Law enforcement developed lineups in response to criticism about the lineup’s older cousin, the showup. In a showup, the police apprehend a suspect matching a witness’s description, typically not long after taking the initial police report. The police bring the suspect back to the witness for an eyewitness identification: Was this person the perpetrator or not?
Showups, however, can lead to false identifications. The problem is suggestiveness. Because the police are showing only one suspect, witnesses might have tendency to pick that one out.
Misidentifications weren’t just a modern concern. Even in the 19th century, scholars discussed the danger. William Wills listed several cases on misidentification in his 1838 essay on circumstantial evidence.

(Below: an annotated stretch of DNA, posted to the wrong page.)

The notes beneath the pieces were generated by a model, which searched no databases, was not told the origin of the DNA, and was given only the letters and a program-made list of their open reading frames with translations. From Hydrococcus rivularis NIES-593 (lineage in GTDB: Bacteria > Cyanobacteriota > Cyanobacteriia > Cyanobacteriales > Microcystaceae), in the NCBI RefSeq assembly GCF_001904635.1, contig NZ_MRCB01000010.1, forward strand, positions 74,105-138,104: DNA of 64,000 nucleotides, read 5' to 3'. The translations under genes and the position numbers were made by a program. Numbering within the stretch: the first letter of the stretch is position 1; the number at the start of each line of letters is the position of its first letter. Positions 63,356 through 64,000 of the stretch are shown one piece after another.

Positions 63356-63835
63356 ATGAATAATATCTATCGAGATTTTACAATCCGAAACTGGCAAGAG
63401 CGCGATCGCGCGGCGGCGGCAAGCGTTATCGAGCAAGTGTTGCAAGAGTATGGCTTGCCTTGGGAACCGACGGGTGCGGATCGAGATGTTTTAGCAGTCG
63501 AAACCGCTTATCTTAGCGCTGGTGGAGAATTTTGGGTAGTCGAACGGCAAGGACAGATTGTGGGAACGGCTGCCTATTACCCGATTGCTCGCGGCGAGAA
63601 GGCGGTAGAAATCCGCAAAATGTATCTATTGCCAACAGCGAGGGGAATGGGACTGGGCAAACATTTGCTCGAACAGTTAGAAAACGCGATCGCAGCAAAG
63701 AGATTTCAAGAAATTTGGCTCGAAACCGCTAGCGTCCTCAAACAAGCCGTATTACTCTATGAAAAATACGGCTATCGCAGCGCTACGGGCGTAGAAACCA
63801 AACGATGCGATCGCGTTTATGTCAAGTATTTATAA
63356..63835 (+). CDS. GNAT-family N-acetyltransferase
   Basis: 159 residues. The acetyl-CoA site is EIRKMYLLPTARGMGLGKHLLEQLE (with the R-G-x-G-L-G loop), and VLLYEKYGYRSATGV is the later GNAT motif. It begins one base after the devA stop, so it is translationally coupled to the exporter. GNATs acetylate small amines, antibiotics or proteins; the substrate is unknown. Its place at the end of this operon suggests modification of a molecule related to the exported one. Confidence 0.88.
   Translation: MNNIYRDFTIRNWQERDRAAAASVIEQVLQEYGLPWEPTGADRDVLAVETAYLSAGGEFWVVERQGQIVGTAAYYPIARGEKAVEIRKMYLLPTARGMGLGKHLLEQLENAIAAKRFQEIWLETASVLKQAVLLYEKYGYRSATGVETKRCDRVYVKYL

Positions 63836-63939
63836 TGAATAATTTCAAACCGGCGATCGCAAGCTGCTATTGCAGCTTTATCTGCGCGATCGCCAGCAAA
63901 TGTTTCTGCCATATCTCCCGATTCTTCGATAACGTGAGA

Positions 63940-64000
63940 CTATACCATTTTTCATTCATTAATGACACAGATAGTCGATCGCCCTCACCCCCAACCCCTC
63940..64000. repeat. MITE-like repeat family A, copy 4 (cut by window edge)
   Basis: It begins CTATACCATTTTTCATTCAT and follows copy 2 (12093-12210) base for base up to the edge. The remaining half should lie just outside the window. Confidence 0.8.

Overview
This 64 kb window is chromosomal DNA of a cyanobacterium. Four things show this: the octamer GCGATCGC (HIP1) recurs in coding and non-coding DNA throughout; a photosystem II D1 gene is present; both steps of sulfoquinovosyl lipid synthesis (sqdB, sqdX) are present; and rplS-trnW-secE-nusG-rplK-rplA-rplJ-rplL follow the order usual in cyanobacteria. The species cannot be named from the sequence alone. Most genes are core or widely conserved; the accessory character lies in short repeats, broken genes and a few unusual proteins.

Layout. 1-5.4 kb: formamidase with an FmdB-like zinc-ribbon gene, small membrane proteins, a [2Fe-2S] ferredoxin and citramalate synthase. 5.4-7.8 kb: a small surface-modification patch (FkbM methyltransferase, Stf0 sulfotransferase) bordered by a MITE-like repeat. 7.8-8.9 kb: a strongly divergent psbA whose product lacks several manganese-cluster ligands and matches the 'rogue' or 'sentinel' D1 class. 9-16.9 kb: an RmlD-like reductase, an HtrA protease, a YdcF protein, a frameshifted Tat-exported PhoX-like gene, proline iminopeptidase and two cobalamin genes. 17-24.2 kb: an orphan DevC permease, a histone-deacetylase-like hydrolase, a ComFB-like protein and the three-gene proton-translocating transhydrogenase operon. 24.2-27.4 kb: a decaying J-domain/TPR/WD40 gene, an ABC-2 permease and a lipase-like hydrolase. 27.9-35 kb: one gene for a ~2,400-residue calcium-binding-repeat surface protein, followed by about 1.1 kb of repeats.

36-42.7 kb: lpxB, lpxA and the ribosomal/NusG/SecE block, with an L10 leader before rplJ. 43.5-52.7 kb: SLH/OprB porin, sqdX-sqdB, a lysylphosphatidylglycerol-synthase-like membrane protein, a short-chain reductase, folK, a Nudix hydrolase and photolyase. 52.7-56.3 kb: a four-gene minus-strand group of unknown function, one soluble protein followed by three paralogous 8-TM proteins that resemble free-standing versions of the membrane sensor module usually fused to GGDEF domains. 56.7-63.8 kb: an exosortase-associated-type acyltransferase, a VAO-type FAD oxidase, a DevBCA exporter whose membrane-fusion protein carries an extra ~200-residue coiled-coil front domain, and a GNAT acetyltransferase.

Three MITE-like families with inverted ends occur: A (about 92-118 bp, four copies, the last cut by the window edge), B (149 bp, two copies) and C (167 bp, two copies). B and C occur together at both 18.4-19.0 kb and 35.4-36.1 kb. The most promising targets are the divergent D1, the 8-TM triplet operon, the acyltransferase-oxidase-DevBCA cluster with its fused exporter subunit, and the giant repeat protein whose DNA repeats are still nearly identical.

Origin of the police lineup
When the British police first started regular lineups, they might have been thinking of the example of the Life Guards at Queen Caroline’s funeral. Caroline had a controversial career as queen consort, yet remained very popular with the people. The city folk, angry that her funeral procession wasn’t supposed to head downtown, decided to force it. People set up barricades along the route to detour the procession where they wanted it to go.
When the Life Guards encountered a set of barricades, a riot broke out. The crowd pelted the guards with rocks and injured several of the troops. With orders to use their weapons to disperse the rioters, the guards shot and slashed a path through the people. Two men in the crowd were killed.